Welcome back. Yes, I have also seen and I'm aware of the Hunter Biden situation, and what the Senate report is on that I just don't have the time to get into that today, because of our discussion about Brianna Taylor, and look, if this is your, this is your first time listening to the program, I have to tell you, I just today I this, this whole thing makes me feel a lot different than the normal. You know, normally we're talking about politics, we're talking about supreme court justices, Trump filling that seat or whatever it is. But today, when I deliberately, we talk about Black Lives Matter, we talk about, you know, some of the sometimes some of the specifics, but I really don't get into talking about these cases in great detail. Because there's a lot that goes into knowing the facts. And I've learned and you know, this too, that the facts of the case and what we're told in the first, you know, the first days after an incident happens, those two things are oftentimes not really sometimes even in the same universe, sometimes these things are so far apart, what we're told and how they try to fit it into the narrative. And then, so I don't, I don't talk about them. Because I don't often know all the details. I served as a juror on a those of you who listen to this program know this, I served as a juror on a case that involved the death of a five-year-old boy. And maybe part of it's because of that process. At the very beginning, you knew immediately that the individual charge was not a very good person, but that wasn't what we were asked to decide. The question is, is that individual guilty of the charges that were specifically alleging the state was specifically alleging he he did and so this is just it's not comfortable. For me, I don't like to get into this. It's the loss of a young life that was tragic, absolutely tragic. And then you look at all the ensuing violence and problems that have arisen from this and it's just it's it's easy to see how it's gonna be hard to fix this and get past this, these sorts of things because of the emotions and the sadness and and so forth involved. But anyway, gotta take one more break. Come back and wrap up. You're listening to conservative, not bitter talk. I'm your host Todd Huff back in just a minute.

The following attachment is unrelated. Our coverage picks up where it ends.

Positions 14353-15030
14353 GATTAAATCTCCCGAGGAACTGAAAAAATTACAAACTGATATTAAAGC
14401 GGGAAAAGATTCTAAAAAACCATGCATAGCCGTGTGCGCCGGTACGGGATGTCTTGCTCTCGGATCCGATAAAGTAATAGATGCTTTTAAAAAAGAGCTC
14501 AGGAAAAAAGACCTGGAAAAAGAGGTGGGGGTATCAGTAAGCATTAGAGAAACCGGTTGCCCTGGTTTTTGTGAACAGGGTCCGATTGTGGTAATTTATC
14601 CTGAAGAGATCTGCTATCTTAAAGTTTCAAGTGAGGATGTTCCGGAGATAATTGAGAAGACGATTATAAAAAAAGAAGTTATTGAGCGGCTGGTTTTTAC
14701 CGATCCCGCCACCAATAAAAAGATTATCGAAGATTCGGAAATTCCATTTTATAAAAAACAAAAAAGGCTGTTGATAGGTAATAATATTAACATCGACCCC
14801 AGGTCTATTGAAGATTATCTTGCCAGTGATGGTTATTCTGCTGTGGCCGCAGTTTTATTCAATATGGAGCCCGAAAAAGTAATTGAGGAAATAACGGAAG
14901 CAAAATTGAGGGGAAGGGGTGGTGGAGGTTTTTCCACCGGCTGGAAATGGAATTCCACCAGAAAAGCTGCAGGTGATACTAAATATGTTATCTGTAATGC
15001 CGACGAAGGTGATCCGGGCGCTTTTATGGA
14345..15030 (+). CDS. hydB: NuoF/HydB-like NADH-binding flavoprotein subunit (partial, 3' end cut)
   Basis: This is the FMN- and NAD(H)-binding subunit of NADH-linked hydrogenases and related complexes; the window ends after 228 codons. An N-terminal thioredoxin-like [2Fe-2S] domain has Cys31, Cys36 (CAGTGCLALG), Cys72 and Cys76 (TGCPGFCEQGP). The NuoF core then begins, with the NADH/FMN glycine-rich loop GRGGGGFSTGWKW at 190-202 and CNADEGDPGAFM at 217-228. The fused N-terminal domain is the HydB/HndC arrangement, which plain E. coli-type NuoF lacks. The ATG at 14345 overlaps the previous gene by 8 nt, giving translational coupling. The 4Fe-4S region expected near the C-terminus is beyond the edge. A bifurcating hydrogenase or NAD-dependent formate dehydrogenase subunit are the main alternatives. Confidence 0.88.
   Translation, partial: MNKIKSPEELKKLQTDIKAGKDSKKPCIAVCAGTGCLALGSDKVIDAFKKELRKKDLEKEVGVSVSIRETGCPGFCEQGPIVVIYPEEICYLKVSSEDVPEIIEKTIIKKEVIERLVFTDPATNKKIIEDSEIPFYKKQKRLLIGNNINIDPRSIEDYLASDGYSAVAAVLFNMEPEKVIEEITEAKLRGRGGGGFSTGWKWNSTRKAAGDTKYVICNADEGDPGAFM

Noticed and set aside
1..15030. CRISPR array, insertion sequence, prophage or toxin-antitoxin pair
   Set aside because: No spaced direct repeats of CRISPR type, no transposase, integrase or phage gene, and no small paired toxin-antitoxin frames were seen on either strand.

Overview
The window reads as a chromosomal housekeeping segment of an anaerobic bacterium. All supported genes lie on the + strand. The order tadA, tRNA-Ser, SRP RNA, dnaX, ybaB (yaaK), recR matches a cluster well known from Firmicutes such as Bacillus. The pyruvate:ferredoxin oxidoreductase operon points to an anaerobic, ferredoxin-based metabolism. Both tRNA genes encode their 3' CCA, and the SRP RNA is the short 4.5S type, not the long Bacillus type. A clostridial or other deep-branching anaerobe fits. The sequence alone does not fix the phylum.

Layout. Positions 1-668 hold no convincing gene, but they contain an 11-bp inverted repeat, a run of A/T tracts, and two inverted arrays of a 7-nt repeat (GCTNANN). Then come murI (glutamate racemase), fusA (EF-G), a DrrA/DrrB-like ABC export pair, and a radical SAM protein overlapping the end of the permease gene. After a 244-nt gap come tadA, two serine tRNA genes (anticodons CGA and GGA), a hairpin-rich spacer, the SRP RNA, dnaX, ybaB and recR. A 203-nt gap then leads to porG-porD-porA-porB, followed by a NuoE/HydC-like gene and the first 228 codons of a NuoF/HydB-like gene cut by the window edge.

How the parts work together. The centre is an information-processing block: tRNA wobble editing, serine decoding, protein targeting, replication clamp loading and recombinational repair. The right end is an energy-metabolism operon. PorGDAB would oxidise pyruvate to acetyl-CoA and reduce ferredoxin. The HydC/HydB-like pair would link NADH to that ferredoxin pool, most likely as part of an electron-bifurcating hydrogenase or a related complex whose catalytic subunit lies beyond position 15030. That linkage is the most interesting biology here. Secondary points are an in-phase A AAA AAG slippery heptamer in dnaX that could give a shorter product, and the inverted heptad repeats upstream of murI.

Welcome back waning moments of the program. Something else I want to get to at some point in this week is the race for governor here in the state of Indiana. I had a listener reach out to me about this yesterday had seen this I just haven't gotten to it. In fact, you'll hear Donald rainwater his ads on on our program but rainwater. I'm in this race for governor according according to a poll here from a couple of weeks ago. Folks are upset with Holcomb Holcomb was up I think, in May it says 64 to 36% over the democrat candidate for governor woody Meyers. But after everything that's happened with COVID and some other problems people have with Governor Holcomb here. Things have changed dramatically. In fact, the latest poll, the latest poll shows that Holcomb is at what 36 boy I don't have I think it's 36 to 30 with the with 24% now in favor of electing Donald rainwater. As Governor of the state of Indiana So talk about that as as we move into probably God Willing tomorrow, but I get a wrap up guys music telling me it's time to wrap up. Thanks for listening SDG see tomorrow, take care.